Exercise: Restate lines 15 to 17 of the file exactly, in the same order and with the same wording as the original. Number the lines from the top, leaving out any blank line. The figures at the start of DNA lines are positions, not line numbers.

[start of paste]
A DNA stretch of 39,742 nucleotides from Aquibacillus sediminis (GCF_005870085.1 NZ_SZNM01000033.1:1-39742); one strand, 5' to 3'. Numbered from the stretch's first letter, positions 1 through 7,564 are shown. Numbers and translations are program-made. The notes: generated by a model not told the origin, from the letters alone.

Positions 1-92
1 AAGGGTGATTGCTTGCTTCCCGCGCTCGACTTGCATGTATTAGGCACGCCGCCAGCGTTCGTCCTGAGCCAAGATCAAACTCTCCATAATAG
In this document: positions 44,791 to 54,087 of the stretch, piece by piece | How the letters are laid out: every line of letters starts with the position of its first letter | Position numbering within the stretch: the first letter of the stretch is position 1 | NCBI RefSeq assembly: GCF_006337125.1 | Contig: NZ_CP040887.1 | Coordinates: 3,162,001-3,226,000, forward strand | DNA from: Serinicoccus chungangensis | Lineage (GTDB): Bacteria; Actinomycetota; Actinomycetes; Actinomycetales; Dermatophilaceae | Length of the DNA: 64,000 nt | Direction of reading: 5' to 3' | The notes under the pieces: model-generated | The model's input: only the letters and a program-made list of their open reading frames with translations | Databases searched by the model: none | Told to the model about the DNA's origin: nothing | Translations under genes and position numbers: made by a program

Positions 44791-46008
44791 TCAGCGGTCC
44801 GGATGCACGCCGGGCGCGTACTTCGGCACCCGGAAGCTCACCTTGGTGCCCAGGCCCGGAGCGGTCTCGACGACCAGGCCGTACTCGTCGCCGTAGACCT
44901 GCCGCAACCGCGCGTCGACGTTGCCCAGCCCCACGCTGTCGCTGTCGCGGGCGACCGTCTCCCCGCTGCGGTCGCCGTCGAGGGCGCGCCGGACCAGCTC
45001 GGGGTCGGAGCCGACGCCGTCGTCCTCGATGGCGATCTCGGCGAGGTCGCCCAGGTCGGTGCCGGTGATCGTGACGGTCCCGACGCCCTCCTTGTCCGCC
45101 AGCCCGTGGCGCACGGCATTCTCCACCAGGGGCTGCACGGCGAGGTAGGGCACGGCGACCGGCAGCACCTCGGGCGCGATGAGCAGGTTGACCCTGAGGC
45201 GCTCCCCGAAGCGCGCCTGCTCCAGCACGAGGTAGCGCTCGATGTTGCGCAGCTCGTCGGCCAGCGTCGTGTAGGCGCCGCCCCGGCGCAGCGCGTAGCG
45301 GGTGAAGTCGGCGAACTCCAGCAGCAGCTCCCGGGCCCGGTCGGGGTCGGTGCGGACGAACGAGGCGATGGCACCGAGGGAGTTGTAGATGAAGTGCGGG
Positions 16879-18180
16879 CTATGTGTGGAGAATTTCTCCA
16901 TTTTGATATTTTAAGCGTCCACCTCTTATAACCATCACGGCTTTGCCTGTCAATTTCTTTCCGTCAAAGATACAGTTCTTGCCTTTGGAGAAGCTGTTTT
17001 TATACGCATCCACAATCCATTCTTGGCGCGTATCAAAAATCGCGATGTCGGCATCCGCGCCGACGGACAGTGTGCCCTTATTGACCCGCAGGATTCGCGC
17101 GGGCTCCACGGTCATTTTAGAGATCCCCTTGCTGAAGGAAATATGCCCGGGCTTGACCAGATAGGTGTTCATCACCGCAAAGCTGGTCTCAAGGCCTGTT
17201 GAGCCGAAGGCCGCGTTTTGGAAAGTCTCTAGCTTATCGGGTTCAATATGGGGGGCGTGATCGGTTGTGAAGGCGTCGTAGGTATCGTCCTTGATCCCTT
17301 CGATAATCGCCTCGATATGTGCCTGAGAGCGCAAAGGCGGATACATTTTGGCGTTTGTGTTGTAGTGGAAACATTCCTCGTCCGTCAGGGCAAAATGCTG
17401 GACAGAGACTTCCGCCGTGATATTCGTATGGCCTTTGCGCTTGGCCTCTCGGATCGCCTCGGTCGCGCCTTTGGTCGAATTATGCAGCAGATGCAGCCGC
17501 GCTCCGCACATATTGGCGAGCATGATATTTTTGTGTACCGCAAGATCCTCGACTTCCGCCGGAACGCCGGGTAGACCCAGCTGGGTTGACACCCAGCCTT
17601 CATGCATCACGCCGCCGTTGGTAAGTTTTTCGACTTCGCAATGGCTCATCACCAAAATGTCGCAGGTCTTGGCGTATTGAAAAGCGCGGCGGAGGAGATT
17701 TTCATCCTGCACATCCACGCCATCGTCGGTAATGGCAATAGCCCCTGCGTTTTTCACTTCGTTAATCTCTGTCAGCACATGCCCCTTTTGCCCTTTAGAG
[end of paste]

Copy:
16901 TTTTGATATTTTAAGCGTCCACCTCTTATAACCATCACGGCTTTGCCTGTCAATTTCTTTCCGTCAAAGATACAGTTCTTGCCTTTGGAGAAGCTGTTTT
17001 TATACGCATCCACAATCCATTCTTGGCGCGTATCAAAAATCGCGATGTCGGCATCCGCGCCGACGGACAGTGTGCCCTTATTGACCCGCAGGATTCGCGC
17101 GGGCTCCACGGTCATTTTAGAGATCCCCTTGCTGAAGGAAATATGCCCGGGCTTGACCAGATAGGTGTTCATCACCGCAAAGCTGGTCTCAAGGCCTGTT